Chan, Hiu tung vivian (2019) Understanding the Practice of Frontline Child Protection Social Workers Working with Black, Asian and Minority Ethnic (BAME) Families. Masters thesis, University of Huddersfield.


All social workers, regardless of their cultural or ethnic background, have to work with Black, Asian and minority ethnic (BAME) families. Cultural competency is of considerable importance in social work practice. Existing literature has focused on the reasons why BAME families come into contact with children’s services, the challenges social workers face when working with these families and the numerous meanings attached to cultural competence. There is limited research on how, and whether, practitioners in England (and elsewhere) practise cultural competence in frontline child protection contexts. Focusing on child protection, the present research aimed to understand current cultural competence practice among social workers working with BAME families.


Nine current or former social workers took part in one to one, semi-structured interviews. Inclusion criteria for participants was at least five years’ experience in child protection social work. Participants had an average of ten years social work practice. Five social workers identified themselves as ‘White’, three as ‘Asian or Asian British’, and one as ‘Black or African or Caribbean or Black British’. All but one of the participants were working or had worked as social workers in the Midlands; the remaining participant had worked in London. All the participants, between them, were working, or had worked in four different local authorities. Six participants were currently employed as frontline staff, two as managers and one was now a University social work lecturer. Six of the participants reported having worked with 60 or more BAME families. Thematic analysis was used to analyse the interview data.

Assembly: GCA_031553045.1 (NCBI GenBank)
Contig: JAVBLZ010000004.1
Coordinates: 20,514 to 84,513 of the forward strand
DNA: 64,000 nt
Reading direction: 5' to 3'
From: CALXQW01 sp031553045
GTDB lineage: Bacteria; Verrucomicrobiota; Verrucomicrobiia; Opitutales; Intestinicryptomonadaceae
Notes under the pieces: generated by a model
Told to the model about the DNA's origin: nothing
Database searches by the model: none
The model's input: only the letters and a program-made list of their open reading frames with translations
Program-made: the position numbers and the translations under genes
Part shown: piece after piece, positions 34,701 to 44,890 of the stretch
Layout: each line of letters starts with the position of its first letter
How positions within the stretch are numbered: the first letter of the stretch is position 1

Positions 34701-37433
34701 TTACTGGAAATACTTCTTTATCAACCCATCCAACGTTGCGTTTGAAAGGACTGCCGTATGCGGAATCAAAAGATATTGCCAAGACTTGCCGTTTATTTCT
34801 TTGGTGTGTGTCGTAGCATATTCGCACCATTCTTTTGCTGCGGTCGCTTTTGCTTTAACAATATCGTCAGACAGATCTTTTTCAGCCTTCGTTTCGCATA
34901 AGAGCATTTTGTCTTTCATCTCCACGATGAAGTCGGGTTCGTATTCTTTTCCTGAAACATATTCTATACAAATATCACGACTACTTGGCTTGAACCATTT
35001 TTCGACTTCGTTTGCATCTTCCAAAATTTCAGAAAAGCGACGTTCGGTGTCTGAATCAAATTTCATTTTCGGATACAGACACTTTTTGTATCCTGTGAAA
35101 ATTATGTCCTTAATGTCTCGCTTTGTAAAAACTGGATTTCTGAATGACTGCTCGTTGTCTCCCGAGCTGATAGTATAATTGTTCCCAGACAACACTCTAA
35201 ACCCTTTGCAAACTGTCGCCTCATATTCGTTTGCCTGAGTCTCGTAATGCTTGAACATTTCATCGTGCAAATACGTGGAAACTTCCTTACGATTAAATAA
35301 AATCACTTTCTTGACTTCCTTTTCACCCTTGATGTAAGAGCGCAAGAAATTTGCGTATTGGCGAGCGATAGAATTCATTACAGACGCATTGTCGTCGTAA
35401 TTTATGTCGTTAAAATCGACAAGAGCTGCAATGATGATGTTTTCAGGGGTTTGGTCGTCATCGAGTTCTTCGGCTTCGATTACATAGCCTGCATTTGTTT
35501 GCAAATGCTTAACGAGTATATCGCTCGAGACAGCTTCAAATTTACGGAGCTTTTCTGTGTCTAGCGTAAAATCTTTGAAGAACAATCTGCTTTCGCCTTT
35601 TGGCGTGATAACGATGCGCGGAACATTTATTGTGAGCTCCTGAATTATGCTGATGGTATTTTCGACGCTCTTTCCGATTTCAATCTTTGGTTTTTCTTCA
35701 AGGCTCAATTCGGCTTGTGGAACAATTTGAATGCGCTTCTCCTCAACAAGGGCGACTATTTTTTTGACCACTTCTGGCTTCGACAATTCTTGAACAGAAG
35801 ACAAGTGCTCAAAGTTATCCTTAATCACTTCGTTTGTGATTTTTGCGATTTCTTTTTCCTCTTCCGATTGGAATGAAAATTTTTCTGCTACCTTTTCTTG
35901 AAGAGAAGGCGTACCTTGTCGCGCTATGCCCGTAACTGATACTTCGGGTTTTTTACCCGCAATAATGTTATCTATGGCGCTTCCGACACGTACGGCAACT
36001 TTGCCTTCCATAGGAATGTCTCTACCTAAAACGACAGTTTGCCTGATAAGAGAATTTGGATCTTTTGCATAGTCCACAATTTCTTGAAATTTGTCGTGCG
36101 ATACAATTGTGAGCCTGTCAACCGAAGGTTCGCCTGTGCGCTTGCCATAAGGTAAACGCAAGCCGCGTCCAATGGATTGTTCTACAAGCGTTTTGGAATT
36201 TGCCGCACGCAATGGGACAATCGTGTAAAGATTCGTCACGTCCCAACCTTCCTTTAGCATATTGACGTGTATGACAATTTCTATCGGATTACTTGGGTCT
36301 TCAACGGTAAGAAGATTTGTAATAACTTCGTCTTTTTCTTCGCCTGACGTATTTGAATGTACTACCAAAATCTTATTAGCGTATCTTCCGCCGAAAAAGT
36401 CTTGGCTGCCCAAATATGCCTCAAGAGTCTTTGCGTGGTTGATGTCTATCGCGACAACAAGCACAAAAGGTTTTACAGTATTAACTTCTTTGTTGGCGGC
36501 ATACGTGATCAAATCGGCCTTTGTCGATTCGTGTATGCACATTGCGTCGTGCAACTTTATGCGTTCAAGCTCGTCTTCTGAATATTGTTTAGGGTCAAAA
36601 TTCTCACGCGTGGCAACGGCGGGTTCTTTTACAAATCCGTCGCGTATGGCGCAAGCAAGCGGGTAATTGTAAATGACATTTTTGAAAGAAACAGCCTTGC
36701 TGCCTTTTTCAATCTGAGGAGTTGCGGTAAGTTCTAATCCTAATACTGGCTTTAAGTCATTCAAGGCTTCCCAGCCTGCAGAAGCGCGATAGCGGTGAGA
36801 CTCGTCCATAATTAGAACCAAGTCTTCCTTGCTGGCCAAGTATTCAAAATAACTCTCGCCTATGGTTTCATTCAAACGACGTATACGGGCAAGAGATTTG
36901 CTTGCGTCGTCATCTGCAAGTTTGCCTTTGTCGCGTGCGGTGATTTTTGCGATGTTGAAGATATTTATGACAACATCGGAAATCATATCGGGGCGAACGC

Six major themes emerged from the data. The present study found that social workers, when working with BAME families, had to: (i) understand the BAME family’s unique experiences, networks and knowledge of public services; (ii) value community as a resource, while acknowledging how community may have ‘hidden’ problems, and understand communities better; (iii) explore culture by realising culture is not an excuse for abuse, learn about cultural differences, and recognise the influence of culture on roles within families; (iv) use interpreters to ensure accurate communication with BAME family members, maintain the quality of interpreters, assess relationship between interpreters and families, use an interpreter skilfully and have training in using interpreters. To improve their cultural competency in child protection practice, social workers have to: (v) engage in continuing professional development - using online resources, conducting their own research, and consulting with community organisations or ethnic-specific services, specialised teams and interpreters; (vi) reflect as a practitioner, no matter whether a BAME or White social worker, and reflect on one another’s practices to ensure BAME families are treated equally and fairly.


Social workers need to acknowledge the uniqueness of each BAME (and White) family and their experiences. The present study recommends that participants incorporate intersectionality and the social model of child protection when working with BAME families. In terms of policy, consideration should be given to greater public education on public services or supports available, and on “acceptable” child-rearing practice. A community’s resources should be utilised to help ensure the wellbeing of children. Social work educators should train would be social workers on how to work effectively with interpreters and how to take an experiential learning approach to improve their ability to work with BAME families. In practice, social workers need to learn more about, and better understand, BAME families, communities and cultures. Social workers also need to use interpreters appropriately, and to continuously learn and reflect as a practitioner. Further research is needed to fully appreciate the different aspects of social work practice with BAME families, to understand these children and parents’ perspectives on child protection interventions, and to improve partnership working with ethnic-specific agencies to identify better ways to support these families.

FINAL THESIS - CHAN, H.pdf - Accepted Version
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